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poisson process

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Let P be a random countable subset of S and for any A S let N (A) be the number of points in A P . A Poisson process P on S is a random countable subset of S such that 1. for any disjoint subsets A1 , A2 , . . . , An of S , N (A1 ), N (A2 ), . . . , N (An ) are independent and 2. N (A) has a Poisson distribution for each subset A of S In item 2 above, the parameter for N (A) depends on the set A. We call the parameter (A). If (A) = 0 then P (A P ) = 0) = 1. That is, no points of P land in A with probability 1. If (A) = then with probability 1 innitely many points in P land in A with probability 1. If (A) is between 0 and then the number of points of P that land in A has the Poisson distribution with parameter (A). Suppose A1 and A2 are disjoint sets in S so that A1 A2 = . Then N (A1 ) + N (A2 ) = N (A1 A2 ). Likewise, if A1 , A2 , . . . are a disjoint sequence of subsets of S then

N (Ai ) = N

i=1 i=1

Ai

(Ai ) =

i=1 i=1

Ai

Often a Poisson process has an intensity function (also known as a rate function). This is a function such that (x) 0 for all x S . If P is a Poisson process in Rd with intensity , then for any A Rd we have (A) =

A

(x)dx

where x = (x1 , x2 , . . . , xd ). The term rate function is often used when d = 1. This is the case most of you are probably more familiar with. For example, let d = 1 and (x) = is a constant if x 0 and (x) = 0 if x < 0. What is the distribution of points that occur in the interval [1, 3]? The mean number of points that will appear in [1, 3] is

3 0 3

([1, 3]) =

1

(x)dx =

1

0dx +

0

dx = 3.

Then the distribution is Poisson with mean 3 or P (N ([1, 3]) = k ) = (3)k e3 for k 0. k!

This could represent the number of customers that arrive in a queue or the number of phone calls made in the future as long as the rate is constant. The reason I set (x) = 0 if x < 0 is that we only want to consider positive time. Note that for any interval [a, b] with a > 0 we have N ([a, b]) is Poisson with mean (b a). This is the example you rst learn about and we will revisit it later.

In general, (x) = is a constant then the Poisson process is called a uniform or homogeneous Poisson process. For any set A, the mean number of points that land in A is (A) = Area(A). Example: Let P be a Poisson process in R2 with intensity measure (x, y ) = |x| + |y |. What is the average number of points that lie in the square whose corners are (1, 1), (1, 1), (1, 1), (1, 1)? Let A represent the square. The average number of points that land in A is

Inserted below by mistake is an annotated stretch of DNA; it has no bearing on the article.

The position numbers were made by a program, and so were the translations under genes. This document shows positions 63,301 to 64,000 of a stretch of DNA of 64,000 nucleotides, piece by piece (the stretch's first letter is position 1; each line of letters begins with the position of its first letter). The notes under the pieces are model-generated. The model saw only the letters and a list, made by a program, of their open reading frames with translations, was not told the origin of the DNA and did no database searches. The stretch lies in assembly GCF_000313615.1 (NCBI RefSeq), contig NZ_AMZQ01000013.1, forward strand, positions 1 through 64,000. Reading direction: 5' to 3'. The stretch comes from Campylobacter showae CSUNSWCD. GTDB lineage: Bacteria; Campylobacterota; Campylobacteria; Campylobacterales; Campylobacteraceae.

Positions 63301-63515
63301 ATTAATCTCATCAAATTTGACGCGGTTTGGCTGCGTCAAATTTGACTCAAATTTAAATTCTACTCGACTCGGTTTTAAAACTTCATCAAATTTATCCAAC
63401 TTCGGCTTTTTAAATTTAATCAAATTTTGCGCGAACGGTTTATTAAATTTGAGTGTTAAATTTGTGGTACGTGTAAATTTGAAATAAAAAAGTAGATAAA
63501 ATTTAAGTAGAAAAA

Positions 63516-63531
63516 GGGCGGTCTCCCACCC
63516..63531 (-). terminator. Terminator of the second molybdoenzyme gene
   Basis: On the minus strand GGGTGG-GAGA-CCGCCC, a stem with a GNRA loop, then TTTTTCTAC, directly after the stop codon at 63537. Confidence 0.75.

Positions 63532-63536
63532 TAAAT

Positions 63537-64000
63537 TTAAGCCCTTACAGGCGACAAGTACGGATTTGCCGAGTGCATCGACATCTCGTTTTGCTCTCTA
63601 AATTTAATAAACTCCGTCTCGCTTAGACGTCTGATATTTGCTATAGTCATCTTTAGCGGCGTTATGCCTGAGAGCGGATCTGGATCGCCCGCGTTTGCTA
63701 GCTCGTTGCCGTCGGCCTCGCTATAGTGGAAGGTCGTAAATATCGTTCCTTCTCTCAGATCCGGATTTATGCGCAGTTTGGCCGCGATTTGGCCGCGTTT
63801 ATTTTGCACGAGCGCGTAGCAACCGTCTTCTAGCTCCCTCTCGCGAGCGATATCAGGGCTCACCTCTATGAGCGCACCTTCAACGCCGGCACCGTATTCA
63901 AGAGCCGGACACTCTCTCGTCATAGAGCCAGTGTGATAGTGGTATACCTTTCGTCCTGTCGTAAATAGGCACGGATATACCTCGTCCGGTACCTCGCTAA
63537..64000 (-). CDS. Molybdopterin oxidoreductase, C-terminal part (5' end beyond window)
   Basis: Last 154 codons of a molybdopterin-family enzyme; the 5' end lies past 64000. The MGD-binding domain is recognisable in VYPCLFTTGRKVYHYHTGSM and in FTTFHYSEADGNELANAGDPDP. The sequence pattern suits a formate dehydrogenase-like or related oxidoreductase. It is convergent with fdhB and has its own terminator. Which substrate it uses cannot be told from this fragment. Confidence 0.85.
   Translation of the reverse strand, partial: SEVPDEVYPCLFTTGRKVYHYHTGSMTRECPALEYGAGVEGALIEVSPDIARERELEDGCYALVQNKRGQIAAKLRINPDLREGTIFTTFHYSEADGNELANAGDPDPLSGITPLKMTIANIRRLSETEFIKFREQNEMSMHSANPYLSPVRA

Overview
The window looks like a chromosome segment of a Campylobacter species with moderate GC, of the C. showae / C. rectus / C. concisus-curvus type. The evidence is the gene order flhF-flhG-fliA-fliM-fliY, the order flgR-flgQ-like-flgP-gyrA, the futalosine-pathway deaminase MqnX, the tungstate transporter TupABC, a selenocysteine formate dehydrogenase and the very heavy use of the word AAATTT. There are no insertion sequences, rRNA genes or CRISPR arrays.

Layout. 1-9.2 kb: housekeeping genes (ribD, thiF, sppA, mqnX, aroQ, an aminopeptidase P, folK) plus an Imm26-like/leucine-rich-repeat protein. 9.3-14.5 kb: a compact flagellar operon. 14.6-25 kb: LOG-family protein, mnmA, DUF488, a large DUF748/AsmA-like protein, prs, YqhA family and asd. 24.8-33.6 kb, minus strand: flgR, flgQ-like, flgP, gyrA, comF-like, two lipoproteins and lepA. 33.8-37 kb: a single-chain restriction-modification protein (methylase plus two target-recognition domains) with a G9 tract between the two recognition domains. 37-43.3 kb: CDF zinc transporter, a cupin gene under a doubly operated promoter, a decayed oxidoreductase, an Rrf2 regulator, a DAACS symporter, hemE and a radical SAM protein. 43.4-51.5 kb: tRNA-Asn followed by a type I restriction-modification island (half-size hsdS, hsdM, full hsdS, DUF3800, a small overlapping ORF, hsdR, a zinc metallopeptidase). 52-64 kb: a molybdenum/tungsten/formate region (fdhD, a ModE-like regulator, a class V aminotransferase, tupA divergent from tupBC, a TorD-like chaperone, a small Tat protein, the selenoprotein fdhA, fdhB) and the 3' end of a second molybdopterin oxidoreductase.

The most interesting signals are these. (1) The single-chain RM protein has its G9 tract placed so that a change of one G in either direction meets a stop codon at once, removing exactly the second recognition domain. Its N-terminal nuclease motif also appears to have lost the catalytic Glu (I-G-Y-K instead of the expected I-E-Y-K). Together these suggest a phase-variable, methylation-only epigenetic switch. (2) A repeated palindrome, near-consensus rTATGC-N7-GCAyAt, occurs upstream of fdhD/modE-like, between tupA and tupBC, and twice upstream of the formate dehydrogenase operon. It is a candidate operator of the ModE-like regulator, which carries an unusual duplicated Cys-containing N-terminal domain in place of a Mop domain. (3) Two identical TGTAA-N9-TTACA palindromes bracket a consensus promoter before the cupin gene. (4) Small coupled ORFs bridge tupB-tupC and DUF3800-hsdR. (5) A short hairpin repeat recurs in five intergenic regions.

1 1

(A) =

A

(x, y )d(x, y ) = 4

0 0

(x + y )dxdy = 4.

Example: Suppose a new product is being released which is initially popular but quickly becomes standard. We will let P be a set of points on the interval [0, ) which represent the times at which the product is purchased. The company is expecting to sell the product at a rate of 2000 per day initially and sales will drop to an average of 50 per day over time so that P has rate (t) = 1950et + 50 where t is in days. How many customers does the company expect to have in the rst week? In the second week? According to this model, what is the distribution for the time at which the company sells their 100th unit of this product? The expected number of customers in the rst week is

7

0

1

7

Let Z represent the time at which the 100th unit is sold. The distribution of Z is given by P (Z t) for t 0. For Z t to occur, there must be 100 or more units sold by time t. That is, {Z t} = {N ([0, t]) 100}. Using this we compute

k=100

P (N ([0, t]) = k ).

The random variable N ([0, t]) has a Poisson distribution with mean 1950(1 et )+50t. Therefore, for a xed t, the probability that 100 units have been sold by time t is (1950(1 et ) + 50t)k e1950(1e P (Z t) = k! k=100

t )+50t

There is not a convenient way to simplify this formula but it could be computed for any given t. Break We now turn our attention to some of the main theorems about Poisson processes. The rst is called the superposition theorem. This theorem essentially says that if we combine the points of two Poisson processes we get a new Poisson process. For example, suppose that a store has 4 queues. At three of the queues customers buy clothes and returns are made at a fourth queue. Each queue may be represented as a Poisson process. We now wish to model the total number of customer transactions. Assuming the number of customers that arrive in each line is independent, the superposition theorem states that the total number of transactions is still a Poisson process. First we state a lemma that will be necessary to prove the theorem. The proof for the lemma is omitted.

Lemma 1. Let P1 and P2 be independent Poisson processes with intensities 1 and 2 and let A be a set such that 1 (x)dx < and 2 (x)dx < .

A A